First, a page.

A Day in a Read State (5)

Through Good 360 and the Center’s cornerstone Nebraska Truckloads of Help program, Lincoln’s Center For People In Need receives thousands of book donations from participating non-profits and national companies alike, helping put free books in the homes and schools of low-income and high-need families throughout Nebraska.

These are the stories of some of those stories.

Today we take to the high seas with Harold Dudley Greeley, author of 1952’s seminal Law for Yachtsmen – which originally retailed for $4.00.

H.D. Greeley appears to have published extensively on legal issues in business accounting (constructure; illustrative,) but comes to us today in the raiment of the pleasureboater.

Greeley’s account of the state of the motor boating art at the resolution of World War Two in Britain can be viewed as a towering monument in the field of admiralty law writing for commonfolk: the plight of so many living year-round on yachts and motor boats, quietly away from the ruined cities of England – and with so few dock slips in decent repair – reverberates through Greeley’s work.

Clear, denim shirtsleeves analysis of naufrage is Greeley’s forte – his wartime writing heralds an uncompromising yet empathetic creative voice, a Frank Capra in boat shoes.

Note the inner jacket leaf, which cautions that the book is not intended to be a substitute for a lawyer – in several places it stresses the unwisdom of trying to handle one’s own case at law.

photo (6)
Law for Yachtsmen by H.D. Greeley (A.S. Barnes and Co., 1952.)

To wit:

An unusual explosion was reported in a cargo case which might occur on a yacht. A quantity of naphtha soap, securely wrapped, was stowed in an enclosed compartment. Vapor given off by the soap, despite the wrappings, became mixed with air to form a highly explosive gas, and this was touched off by a spark, caused probably by faulty insulation. Reconditioning work on a motorboat hauled out and shored up has a fire hazard which should not be ignored. In one situation varnish was being removed from woodwork by the use of a volatile liquid varnish remover. Cotton waste soaked with benzene was used to wipe off varnish remover and then thrown on the deck. Other workmen were removing paint with an open-flame torch, and a serious fire was started in the cotton waste. Eternal vigilance is the price of safety as well as of liberty.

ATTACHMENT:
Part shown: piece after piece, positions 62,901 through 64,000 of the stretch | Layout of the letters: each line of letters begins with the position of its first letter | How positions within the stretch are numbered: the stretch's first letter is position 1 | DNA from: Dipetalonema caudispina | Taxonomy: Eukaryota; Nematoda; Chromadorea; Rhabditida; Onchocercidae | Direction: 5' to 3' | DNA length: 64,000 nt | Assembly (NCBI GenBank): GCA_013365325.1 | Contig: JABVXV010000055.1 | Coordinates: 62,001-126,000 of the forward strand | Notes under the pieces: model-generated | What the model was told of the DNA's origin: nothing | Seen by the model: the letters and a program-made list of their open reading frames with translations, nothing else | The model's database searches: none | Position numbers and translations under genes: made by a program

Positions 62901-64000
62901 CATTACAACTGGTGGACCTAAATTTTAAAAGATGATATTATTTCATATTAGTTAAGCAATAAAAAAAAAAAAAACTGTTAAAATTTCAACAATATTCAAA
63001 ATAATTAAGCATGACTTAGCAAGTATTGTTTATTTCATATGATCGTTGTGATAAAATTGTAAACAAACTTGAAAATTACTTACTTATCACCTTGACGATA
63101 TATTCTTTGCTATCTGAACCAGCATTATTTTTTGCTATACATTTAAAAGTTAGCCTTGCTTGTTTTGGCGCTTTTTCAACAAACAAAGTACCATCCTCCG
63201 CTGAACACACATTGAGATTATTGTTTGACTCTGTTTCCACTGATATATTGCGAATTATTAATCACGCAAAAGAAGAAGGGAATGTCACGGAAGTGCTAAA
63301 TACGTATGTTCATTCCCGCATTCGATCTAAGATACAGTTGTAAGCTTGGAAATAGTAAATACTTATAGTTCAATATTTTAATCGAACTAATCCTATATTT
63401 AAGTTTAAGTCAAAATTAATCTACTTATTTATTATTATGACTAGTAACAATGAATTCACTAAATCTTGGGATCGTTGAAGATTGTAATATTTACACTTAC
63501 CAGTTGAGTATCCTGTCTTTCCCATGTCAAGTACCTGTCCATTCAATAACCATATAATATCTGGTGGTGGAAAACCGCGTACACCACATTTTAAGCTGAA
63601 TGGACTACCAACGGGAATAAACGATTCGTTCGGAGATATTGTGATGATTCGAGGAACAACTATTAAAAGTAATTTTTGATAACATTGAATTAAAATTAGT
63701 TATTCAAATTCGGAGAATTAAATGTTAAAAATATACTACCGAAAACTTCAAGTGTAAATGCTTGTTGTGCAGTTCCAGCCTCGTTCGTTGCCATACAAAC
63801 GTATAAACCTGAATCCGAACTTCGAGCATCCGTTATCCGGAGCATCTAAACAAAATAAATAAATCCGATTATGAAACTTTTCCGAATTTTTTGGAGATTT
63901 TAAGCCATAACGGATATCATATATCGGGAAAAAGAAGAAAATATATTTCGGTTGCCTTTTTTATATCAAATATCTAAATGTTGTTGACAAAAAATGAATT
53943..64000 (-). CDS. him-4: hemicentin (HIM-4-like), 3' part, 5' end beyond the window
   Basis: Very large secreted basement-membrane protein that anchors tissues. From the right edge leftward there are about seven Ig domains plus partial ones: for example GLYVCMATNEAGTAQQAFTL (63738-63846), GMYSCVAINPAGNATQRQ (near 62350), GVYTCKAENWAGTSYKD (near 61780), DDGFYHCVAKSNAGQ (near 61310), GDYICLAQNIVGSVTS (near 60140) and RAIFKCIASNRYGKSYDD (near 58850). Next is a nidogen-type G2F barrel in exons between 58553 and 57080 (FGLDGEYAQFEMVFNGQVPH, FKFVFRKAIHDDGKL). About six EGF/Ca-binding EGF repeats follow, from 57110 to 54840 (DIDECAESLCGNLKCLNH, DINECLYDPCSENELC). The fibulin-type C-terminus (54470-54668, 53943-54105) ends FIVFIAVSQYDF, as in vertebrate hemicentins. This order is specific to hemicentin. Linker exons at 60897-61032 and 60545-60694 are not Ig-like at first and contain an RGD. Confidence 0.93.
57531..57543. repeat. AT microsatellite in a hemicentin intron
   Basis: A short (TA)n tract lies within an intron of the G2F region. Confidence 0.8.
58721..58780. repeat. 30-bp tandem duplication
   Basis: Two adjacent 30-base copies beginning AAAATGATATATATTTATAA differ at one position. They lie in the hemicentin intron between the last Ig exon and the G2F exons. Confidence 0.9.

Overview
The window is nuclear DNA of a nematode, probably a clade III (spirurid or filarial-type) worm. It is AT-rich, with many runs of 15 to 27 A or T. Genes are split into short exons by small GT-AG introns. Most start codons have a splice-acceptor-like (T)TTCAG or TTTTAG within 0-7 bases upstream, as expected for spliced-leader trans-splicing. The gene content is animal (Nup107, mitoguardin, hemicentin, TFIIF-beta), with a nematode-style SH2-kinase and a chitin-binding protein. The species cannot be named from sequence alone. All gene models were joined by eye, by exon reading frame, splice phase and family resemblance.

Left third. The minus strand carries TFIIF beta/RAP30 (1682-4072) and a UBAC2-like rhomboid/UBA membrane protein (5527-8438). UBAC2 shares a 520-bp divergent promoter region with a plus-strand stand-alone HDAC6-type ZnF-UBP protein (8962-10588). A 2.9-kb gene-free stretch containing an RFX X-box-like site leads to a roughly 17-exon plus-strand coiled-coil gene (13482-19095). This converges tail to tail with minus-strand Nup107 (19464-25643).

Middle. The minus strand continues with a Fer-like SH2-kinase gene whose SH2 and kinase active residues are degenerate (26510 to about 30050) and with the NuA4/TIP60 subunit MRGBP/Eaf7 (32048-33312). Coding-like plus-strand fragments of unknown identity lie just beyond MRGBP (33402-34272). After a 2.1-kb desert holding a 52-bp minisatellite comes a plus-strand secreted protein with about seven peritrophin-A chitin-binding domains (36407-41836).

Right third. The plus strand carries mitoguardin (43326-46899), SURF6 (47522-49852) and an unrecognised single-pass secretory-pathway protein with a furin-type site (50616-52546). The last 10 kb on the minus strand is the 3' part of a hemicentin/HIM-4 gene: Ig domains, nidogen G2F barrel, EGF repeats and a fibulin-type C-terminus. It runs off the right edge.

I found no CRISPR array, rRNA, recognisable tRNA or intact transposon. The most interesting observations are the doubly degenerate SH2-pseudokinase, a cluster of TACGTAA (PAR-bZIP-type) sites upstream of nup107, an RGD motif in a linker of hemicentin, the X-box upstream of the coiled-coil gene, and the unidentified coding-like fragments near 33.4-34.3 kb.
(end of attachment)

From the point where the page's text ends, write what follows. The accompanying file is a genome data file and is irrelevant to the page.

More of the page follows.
Greeley, “Law for Yachtsmen” (p. 119; ref. International Marine Co. v. Fels, 164 Fed. 337; 1908.)

Or these tales of salvage and damnation of human life:

Today, the U.S. Code prescribes: ‘Salvors of human life, who have taken part in the services rendered on the occasion of the accident giving rise to salvage, are entitled to a fair share of the remuneration awarded to the salvors of the vessel, her cargo, and accessories.’ It should be noted that this statutory extension of the law does not give salvors of life any direct award but entitles them merely to share in the award of other salvors who in the same operation have succeeded in salving property. This once led to a shocking contest in inhumanity. Two tugboat captains argued for twenty minutes as to which should leave his salvage work on a burning steamer in order to take to shore an injured seamen who at that time was slowly bleeding to death. Finally one of them lost the argument and took the dying man ashore, thus reducing his share in the award to his brethren who had kept their eyes on the main chance and had refused to be diverted from the salvage of property.

p. 187; ref. The William Rockefeller, 55 F. (2d) 904

“Of peculiar interest to operators of small motor craft was a more brutal disregard of human life by the captain of a foreign freight steamer. Two men started to run a small motorboat to a point near Coney Island, New York. They expected that the run would take less than an hour and it didn’t occur to them to have either fresh water or food on board. Their engine broke down, they didn’t know how, or were unable, to signal for help and they drifted to sea. After drifting for six days without water, food, or shelter, they were sighted by the steamer which saw but ignored their frantic signals and left them to drift for two more days before a Coast Guard cutter picked them up. The steamer could have rescued them without the slightest risk and with but a very short delay. One of them men survived long enough to sue the owners of the foreign steamer, but he failed to recover damages because the court found no way to hold the owners financially responsible for the atrocity committed by their captain.

p. 187; ref. Conte Biancamano, 71 F. (2d) 146

The covers of the book are waterproof so that it will not be damaged by rain or spray if taken on a yacht.

One might wonder how this book ended up in landlocked Nebraska, 900 miles from the nearest major sea…500 miles from the nearest Great Lake…

 

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